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Profit vs. Cash Flow Revisited: “The Matching Principle”

Posted on October 1st, 2017

Jack Kern
Owner, President
Outsourced Accounting Department, Inc.

In two of my previous articles, “Profit vs. Taxable Income,” “Profit and Cash Flow Made Easy,” I explained the difference between Profit and Cash Flow.  However, from time to time I find that some clients still have difficulty in grasping this concept of accrual accounting.

In a nutshell, accrual accounting has to do with the “Matching Principle” of accounting, as further explained in this article from the Accounting Coach: “What is the Matching Principle?.” Simply stated, accrual accounting involves the matching of revenues and their related costs within the same accounting period (i.e., a month), NOT for instance, when materials are purchased in one month and customer payments are received in another. The first scenario tells you your profit, the second tells you your cash flow.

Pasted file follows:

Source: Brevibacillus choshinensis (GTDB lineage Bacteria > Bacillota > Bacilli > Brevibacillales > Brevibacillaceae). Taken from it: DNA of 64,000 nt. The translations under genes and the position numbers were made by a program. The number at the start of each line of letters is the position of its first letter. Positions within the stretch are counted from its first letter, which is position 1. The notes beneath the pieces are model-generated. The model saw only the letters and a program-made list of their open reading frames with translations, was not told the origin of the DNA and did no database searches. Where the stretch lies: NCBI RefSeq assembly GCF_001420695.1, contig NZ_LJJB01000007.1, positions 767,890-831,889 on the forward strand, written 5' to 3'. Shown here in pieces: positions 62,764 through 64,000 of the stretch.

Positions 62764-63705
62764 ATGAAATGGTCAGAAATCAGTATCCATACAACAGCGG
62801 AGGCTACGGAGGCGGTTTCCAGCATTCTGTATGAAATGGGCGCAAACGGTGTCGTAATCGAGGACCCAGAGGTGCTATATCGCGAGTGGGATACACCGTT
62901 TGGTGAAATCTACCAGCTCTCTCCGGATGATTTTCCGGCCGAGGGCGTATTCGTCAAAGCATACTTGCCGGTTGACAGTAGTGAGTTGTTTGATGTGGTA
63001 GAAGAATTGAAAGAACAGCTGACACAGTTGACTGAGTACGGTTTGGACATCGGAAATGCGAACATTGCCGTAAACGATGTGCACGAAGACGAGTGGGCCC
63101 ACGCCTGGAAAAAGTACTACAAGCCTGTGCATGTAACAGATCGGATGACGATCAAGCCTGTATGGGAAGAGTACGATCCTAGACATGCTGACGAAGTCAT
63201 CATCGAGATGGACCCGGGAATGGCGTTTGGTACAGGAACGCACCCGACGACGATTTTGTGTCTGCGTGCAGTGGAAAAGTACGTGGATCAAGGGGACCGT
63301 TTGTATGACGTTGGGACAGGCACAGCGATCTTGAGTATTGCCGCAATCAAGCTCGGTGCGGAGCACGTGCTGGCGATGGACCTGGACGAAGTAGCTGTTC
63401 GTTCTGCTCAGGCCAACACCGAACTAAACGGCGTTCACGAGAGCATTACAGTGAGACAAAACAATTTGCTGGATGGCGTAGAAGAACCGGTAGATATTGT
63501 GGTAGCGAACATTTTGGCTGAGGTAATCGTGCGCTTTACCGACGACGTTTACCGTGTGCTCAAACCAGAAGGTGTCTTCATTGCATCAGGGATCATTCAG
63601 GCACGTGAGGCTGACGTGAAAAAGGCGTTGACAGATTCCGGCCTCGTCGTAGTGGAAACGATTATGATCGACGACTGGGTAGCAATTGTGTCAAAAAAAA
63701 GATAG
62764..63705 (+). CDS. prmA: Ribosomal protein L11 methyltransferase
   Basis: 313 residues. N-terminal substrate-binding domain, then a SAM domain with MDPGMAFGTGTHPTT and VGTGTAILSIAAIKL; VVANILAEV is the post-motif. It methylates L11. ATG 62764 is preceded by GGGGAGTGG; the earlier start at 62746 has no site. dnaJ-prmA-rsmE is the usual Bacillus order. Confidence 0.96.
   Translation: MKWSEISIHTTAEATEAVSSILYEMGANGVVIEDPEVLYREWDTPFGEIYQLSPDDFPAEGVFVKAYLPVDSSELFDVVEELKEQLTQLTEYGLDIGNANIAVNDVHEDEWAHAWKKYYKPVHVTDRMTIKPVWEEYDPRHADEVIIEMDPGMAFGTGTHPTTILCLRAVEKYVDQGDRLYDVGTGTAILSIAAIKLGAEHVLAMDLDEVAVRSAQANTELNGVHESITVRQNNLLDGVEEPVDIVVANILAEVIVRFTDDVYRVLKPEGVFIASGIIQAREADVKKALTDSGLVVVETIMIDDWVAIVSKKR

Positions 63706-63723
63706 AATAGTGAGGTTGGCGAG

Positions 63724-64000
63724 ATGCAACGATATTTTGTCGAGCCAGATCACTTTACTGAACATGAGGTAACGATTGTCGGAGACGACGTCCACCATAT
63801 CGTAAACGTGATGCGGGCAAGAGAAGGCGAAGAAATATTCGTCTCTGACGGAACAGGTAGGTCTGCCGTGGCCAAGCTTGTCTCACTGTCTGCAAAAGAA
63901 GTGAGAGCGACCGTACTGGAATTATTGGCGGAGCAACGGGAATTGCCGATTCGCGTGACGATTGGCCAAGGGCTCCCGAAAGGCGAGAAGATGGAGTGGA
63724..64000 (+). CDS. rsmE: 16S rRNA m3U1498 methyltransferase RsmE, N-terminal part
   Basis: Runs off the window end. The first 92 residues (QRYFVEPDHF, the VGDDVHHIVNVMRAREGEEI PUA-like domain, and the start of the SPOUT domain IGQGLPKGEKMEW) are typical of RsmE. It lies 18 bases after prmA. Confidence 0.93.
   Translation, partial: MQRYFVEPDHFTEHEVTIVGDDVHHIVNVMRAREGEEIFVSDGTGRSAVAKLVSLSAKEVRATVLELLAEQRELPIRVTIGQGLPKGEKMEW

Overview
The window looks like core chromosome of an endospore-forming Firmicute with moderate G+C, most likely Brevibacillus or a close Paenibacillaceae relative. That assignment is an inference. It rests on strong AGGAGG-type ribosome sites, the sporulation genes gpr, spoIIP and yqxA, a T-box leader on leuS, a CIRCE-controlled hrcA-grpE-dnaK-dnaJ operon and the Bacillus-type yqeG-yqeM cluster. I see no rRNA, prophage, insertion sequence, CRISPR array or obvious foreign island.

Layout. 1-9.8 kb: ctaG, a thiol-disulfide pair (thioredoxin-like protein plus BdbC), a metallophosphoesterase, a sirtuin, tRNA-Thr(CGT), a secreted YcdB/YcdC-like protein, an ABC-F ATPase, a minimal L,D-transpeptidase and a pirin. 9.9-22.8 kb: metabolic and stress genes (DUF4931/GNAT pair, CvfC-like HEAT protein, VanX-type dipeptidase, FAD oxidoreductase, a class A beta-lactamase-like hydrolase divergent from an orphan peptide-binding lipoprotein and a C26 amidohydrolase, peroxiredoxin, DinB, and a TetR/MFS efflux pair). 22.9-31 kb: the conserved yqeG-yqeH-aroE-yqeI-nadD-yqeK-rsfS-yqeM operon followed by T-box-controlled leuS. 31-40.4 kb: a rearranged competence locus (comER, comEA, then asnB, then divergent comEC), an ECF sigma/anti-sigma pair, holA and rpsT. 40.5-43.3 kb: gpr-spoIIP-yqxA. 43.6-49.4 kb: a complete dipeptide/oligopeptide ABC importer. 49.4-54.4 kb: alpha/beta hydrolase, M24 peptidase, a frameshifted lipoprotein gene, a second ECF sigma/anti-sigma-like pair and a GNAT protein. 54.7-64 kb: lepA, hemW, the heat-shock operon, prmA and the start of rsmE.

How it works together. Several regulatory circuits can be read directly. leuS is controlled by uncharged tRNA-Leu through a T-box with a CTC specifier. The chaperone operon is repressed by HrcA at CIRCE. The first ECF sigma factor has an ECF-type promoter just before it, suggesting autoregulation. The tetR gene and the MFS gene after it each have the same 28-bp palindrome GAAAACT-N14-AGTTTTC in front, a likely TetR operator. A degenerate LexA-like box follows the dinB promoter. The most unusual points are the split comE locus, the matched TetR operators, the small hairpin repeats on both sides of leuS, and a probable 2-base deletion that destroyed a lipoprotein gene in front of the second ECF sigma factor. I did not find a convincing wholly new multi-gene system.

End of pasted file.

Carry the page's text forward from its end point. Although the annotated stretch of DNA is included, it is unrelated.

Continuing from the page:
An awareness of the above differences is critical to understanding your business’ operating performance.  For instance, assume your cash flow seems very tight.  What is the most appropriate corrective action?  Is the solution to cut expenses, or, is it to improve turnover of accounts receivable or inventory?  Understanding these differences also affects your ability to accurately plan your company’s future profitability, and the funding required to support future growth.  In other words, understanding these differences is critical to your company’s very survival.

Related Articles:

The Effect of Sales Growth on Cash Flow

The Relationship Between Turnover Ratios and Cash Flow

What is My Breakeven Point of Sales?

Financial Planning, or Business Turnaround – Your Choice

 


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